Some builders put in a lot of work into finishing the frame. On principle, I try to avoid using any sandpaper. After all, do you think the Inuit used sandpaper? Well, maybe it's just laziness. I think it's fine to finish the surfaces with a sharp plane. It will be entirely covered up by the skin anyway, so who is ever going to see all of your fine woodwork? No one will unless they get really nosey and stick their head inside.
I don't bother oiling the frame. Although I do like how oil brings out the color of wood and makes it smell good, but I am not aware of any good evidence that oil adds much protection against rot over time. It is also another step that adds at least couple days waiting for the oil to dry. With regular use the finish will fade rapidly anyway.
After the frame is finished, I always feel that it is such a shame to cover it up with the skin. This is a good time to stop, admire your work and take pictures.
Katya came up with the idea to buy a bunch of helium-filled balloons and tie them to the frame, and photograph it as if it were floating off into the sky. The idea was to emphasize the lightness of the frame. We spent a lot of time trying to get this right and it took most of a day. She picked up twenty helium-filled balloons at the local grocery and drove them all out to the boat house. Although the frame is exceptionally light, it would take a lot more than 20 balloons to lift it off the ground!
We scouted around to find a good location and decided to go to the waterfront on Commencement Bay. She tied the balloons to the bow and while holding the kayak raised the bow and had me snap the picture. But as soon as she raised the bow the ties slipped and the balloons flew away! So we loaded up the frame on her car again and drove back to buy another 20 balloons. When we were done with them, we gave the balloons away to kids playing on the beach.
Skin choice is another potential area to save a little money but I don’t recommend going cheap here. You don't want the skin to tear, leak, get stained with mildew, sag, or shrink too much and distort the frame. And reskinning a kayak is a lot of work. I have been using Corey Freedman’s junior ballistic nylon and two-part polyurethane (“Goop”) skin kit, for all of my kayaks, but have occasionally thought about trying canvas sealed with oil-based house paint or varnish. Many professional builders consider Corey’s method to be the gold standard for kayak skinning. And from what I have heard so far about the quality and durability of canvas skin, I think I'll stick with Corey’s method for now.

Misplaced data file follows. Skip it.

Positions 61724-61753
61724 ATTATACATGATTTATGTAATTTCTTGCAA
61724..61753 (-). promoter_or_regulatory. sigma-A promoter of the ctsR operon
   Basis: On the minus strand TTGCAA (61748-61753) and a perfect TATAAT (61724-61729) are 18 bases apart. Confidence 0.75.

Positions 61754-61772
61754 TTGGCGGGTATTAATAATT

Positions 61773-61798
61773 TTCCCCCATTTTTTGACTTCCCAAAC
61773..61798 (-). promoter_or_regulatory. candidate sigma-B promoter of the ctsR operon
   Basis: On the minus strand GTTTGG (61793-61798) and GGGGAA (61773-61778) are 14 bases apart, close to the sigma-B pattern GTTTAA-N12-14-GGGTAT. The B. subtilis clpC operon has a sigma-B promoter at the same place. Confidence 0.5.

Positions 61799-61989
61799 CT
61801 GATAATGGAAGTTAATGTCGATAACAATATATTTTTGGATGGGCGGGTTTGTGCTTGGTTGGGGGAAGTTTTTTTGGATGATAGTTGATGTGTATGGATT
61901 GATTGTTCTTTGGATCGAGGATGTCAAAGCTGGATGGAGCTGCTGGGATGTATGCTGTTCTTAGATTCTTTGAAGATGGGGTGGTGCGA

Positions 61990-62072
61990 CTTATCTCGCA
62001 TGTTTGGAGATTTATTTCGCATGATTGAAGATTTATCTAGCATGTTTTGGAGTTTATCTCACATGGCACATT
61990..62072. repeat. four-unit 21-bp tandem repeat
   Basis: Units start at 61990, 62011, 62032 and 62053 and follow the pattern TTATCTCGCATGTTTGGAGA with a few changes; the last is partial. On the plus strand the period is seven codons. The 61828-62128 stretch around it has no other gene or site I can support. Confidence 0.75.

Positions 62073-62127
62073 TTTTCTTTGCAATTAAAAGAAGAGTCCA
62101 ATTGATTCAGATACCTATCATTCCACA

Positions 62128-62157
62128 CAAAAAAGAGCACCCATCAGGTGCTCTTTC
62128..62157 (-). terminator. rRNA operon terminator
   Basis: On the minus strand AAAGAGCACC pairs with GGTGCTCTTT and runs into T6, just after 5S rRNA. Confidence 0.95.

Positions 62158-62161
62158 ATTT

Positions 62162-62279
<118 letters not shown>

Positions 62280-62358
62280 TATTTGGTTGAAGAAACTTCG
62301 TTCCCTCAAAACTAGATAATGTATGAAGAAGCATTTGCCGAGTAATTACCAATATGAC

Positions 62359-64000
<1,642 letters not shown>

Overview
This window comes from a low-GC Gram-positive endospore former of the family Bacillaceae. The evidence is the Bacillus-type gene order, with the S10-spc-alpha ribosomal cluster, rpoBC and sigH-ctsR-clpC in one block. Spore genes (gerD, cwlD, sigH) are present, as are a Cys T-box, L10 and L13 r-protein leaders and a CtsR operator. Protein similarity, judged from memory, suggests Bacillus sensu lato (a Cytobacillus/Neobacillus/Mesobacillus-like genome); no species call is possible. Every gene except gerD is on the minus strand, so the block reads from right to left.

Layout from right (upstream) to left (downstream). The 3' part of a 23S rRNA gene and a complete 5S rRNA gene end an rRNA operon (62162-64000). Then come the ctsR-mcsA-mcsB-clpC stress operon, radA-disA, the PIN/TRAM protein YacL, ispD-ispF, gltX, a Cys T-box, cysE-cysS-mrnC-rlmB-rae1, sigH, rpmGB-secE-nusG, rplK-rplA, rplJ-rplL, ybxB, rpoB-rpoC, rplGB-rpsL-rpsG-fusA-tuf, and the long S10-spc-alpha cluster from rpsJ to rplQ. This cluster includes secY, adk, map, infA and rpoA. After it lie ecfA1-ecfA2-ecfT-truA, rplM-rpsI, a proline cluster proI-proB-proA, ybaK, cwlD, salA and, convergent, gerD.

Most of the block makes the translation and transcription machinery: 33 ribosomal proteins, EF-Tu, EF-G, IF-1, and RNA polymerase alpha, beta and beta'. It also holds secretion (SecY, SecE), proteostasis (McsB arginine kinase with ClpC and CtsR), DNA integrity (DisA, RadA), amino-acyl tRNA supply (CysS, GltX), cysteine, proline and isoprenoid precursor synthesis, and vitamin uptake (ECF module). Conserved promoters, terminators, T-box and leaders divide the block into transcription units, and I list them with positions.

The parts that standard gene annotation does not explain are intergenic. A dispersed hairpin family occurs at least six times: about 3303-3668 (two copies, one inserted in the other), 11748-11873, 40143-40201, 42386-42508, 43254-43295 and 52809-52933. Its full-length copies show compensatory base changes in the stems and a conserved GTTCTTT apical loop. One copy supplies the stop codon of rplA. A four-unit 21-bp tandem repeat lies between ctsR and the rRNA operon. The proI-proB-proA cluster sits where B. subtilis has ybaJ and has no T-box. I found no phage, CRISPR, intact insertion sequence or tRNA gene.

In the past I dyed the skin with acid dye prior to sealing it with polyurethane, but now Corey recommends mixing the pigment with the resin rather than dyeing the skin. This saves some extra steps, and I think might avoid the potential problem of the dye inhibiting the binding of the polyurethane to the nylon, which some people have suspected might be occurring in cases of early de-lamination seen especially with the darker pigments in high wear areas.
Most of the cost of building a kayak (or any boat for that matter) is going to be your own time and labor. So generally, it doesn’t make a lot of sense to skimp on materials to save a little extra money. I would rather spend a little more for materials that will give the most durable result.
Our final result is a sporty, very lightweight (just under 24 pounds), comfortable kayak. I like the shorter length (my current skin-on-frame kayak is 19.5 ft long!) She seems to glide effortlessly through the water and is very manuaverable and well-balanced in the wind. I found it easy to side scull and roll but the larger cockpit opening make it harder to get a grip on the kayak with your knees. I am considering gluing a layer of minicell foam right where the knees touch the skin to make it grippier. I'm already thinking of how I will build my next kayak, based on the hull shape and techniques we used with this one. For now though, it's time to go paddling!